Travel Journal #6 – Unexpected Delight

Hohhot, a city in the Inner Mongolian Autonomous Region of China, known for its expansive grasslands and deserts, is not where I expected to spend the week-long holiday after National Day. While I was sitting in my room perusing train tickets and flights to anywhere but another city, my classmates Rachel and Hunt stumbled across tickets online to Hohhot.
The rest, as they say, is history; a week later we were on a 22-hour train ride to Inner Mongolia. Upon our arrival in the city, we were bombarded by men who offered us taxi rides to our hotel. We decided upon the most trustworthy-looking driver and the seven of us piled into his cramped van and headed to our hotel. The honest-looking driver then proceeded to get lost—twice. But we made it to the hotel eventually, where we proceeded to sneak into our single room without being noticed by the hotel staff. We all went to bed feeling anxious and underprepared.camels
The next day after a quick breakfast we made our way to the bus station to get tickets to the grasslands. However, luck was on our side because another man with a van offered us and six other tourists a round-trip ride to the grasslands, which included lodgings and meals for the duration of the trip. Needless to say, we got into his van too. In the grasslands we were greeted by people in traditional Mongolian dress with a questionable blessing ceremony and shown to our yurt, a traditional Mongolian home. Even though all of the grass had died, it was still breathtaking to behold the gentle wave of the plains that surrounded us. I couldn’t have felt luckier.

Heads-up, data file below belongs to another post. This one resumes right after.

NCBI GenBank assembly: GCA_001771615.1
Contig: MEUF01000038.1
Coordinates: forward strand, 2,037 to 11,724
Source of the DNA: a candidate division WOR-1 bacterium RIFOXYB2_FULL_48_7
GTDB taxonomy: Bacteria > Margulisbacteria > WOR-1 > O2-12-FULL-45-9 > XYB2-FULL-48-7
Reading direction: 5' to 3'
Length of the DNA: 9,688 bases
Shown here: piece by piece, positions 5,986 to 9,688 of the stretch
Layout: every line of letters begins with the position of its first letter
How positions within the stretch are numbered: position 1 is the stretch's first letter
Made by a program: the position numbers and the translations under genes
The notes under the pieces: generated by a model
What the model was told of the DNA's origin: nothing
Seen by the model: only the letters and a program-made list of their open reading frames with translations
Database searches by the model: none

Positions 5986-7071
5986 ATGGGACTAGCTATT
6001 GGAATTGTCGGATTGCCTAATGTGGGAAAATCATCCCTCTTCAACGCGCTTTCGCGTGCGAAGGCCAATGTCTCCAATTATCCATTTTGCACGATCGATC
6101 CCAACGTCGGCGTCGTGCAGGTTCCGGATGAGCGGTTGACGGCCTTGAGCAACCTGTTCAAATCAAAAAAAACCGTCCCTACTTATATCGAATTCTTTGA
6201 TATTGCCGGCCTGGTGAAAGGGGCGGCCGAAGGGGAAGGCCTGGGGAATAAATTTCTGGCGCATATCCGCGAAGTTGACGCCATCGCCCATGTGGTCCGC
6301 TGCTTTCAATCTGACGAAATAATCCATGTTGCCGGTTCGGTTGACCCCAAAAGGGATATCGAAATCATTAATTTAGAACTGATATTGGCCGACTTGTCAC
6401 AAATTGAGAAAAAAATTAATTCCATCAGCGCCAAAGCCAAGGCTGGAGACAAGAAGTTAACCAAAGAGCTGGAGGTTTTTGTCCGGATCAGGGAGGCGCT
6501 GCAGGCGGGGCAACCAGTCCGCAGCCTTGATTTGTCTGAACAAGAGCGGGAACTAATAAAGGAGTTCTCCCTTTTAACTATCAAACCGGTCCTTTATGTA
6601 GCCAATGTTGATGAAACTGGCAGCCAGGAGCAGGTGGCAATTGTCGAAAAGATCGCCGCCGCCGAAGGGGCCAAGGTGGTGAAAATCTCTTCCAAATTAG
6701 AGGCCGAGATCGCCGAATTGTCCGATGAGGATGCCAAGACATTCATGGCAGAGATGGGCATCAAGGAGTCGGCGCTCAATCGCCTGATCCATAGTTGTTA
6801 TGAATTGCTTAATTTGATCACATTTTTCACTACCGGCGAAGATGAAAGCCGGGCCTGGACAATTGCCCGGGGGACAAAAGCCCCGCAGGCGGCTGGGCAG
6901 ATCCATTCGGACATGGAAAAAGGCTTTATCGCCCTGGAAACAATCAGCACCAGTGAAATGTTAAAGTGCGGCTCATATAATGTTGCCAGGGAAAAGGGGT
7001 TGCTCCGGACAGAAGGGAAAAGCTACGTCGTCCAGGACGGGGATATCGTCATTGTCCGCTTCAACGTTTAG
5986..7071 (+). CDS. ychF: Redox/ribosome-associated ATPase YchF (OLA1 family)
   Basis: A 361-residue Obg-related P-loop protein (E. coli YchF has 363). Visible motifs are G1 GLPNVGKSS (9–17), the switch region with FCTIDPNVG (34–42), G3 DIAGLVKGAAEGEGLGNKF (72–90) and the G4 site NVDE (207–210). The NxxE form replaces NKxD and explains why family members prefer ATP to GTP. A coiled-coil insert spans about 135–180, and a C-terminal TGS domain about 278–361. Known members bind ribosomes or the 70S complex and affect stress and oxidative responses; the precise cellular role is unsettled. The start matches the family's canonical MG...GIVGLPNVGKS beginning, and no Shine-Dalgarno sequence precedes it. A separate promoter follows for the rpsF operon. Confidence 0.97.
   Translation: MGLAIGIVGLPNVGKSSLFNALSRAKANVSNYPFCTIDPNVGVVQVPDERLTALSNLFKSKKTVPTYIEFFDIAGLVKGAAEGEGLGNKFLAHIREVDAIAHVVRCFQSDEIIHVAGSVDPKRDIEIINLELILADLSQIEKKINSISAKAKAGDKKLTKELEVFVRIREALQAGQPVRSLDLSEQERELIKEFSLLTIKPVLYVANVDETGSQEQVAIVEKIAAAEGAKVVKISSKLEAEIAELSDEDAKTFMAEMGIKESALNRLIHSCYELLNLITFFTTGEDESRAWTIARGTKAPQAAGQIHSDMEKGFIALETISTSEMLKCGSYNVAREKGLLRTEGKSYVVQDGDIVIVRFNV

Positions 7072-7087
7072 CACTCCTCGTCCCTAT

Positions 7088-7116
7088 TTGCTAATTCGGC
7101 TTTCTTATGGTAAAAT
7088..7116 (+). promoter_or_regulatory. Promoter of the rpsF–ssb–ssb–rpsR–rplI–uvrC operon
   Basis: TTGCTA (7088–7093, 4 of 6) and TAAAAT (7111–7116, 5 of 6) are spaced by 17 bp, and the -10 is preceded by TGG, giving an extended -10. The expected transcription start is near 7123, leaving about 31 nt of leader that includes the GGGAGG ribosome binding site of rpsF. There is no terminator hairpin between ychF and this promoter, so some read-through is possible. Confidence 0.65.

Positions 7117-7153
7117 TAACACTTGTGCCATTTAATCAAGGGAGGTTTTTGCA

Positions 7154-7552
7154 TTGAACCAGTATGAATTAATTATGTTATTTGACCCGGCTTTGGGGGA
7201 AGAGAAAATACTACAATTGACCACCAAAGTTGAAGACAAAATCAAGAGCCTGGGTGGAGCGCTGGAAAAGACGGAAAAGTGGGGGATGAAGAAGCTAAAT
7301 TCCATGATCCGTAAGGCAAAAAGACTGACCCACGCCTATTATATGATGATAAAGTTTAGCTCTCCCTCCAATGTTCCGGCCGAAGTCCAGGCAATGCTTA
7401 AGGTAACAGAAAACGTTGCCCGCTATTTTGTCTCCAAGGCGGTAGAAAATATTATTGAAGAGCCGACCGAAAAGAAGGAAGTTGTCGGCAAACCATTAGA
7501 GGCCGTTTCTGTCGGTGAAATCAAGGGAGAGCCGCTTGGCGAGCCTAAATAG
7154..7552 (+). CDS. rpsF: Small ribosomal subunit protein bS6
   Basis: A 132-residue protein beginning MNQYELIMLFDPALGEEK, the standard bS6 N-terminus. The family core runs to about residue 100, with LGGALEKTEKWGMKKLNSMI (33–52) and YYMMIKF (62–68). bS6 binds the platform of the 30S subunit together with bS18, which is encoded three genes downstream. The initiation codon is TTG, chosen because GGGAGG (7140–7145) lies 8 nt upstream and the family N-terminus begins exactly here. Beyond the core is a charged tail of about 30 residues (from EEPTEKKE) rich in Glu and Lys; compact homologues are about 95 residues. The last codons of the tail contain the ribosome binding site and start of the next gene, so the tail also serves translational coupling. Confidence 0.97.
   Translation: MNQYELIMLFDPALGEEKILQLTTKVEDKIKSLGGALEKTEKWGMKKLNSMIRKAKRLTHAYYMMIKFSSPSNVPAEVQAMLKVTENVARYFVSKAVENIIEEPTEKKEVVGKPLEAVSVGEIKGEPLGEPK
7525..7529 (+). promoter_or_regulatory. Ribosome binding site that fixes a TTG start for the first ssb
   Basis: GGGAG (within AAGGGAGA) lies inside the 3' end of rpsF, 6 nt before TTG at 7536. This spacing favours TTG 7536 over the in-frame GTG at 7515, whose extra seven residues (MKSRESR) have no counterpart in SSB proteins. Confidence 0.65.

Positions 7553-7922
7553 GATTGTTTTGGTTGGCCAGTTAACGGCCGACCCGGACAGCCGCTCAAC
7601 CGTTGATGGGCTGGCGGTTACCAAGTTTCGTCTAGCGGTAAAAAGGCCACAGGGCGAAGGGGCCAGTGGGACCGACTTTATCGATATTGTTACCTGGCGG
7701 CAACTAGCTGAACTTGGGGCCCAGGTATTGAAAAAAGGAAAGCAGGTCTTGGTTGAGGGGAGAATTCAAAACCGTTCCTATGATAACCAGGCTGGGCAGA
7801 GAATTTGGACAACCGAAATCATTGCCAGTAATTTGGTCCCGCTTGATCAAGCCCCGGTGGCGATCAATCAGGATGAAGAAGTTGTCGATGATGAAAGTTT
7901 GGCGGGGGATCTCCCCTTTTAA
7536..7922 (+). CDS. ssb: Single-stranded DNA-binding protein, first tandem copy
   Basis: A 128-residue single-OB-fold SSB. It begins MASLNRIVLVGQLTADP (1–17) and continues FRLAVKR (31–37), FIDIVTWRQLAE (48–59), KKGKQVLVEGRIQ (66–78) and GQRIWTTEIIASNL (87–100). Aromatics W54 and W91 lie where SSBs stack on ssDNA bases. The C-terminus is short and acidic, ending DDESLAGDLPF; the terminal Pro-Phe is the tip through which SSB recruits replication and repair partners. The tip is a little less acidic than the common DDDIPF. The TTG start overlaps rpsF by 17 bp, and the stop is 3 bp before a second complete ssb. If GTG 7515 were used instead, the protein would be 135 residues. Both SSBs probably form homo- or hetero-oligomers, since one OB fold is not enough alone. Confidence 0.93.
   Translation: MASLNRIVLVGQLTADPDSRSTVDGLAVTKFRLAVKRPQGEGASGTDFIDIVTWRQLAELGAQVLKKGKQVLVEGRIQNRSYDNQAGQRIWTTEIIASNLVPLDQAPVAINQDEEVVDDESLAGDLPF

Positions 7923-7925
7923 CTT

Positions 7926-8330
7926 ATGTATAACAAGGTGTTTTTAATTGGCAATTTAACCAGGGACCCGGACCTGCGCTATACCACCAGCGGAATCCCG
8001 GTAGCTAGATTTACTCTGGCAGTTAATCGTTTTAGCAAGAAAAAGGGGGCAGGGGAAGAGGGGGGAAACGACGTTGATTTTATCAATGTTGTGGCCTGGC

I rode my first horse that day, which I affectionately named Chile, and promptly dropped my iPhone while riding. During our ride some locals treated us to tea and delicious candy before sending us back to our yurt home. As the midday sun slowly began to fall, we explored the grasslands. We discovered a stupa near the top of a hill, and in traditional Mongolian practice, we circled it in reverence. I said a small prayer and left something white behind, yet another tradition. After visiting the stupa, we made our way to dinner where we participated in traditional songs and dances by the people who were renting us our yurt. Dinner then led to stargazing; with all of the light pollution at least two hours away, the sky was brighter than I could have ever imagined. I saw two shooting stars, but I really didn’t need the wishes.
The next day we drove to a little section of the Gobi desert, where we rode camels (I named mine Cleo), played in the sand, and made our best human Centre sign to date. In the evening, we made our way back to Hohhot where we caught our train to Beijing at 2 a.m. After a short jaunt in the Beijing train station and a long subway ride back, Shanghai greeted us with a typhoon. But even the rain and flooded streets couldn’t dampen what had been a surreal few days.
Even if I had already traveled all over China, I don’t think that I could have hoped for a better trip. And who here expected it to happen in the Inner Mongolian Autonomous Region of China. Not me, surely!
by Morgan Whitehead ’15, currently participating in the Centre-in-China study abroad program. Learn more about study abroad in China.
PHOTOS: A sunrise in Hohhot, a city in the Inner Mongolian Autonomous Region of China (top of page); me and my classmates riding camels in Mongolia (above right).

By |2013-10-16T14:25:46-04:00October 16th, 2013|News, Study Abroad, Travel Journals - China|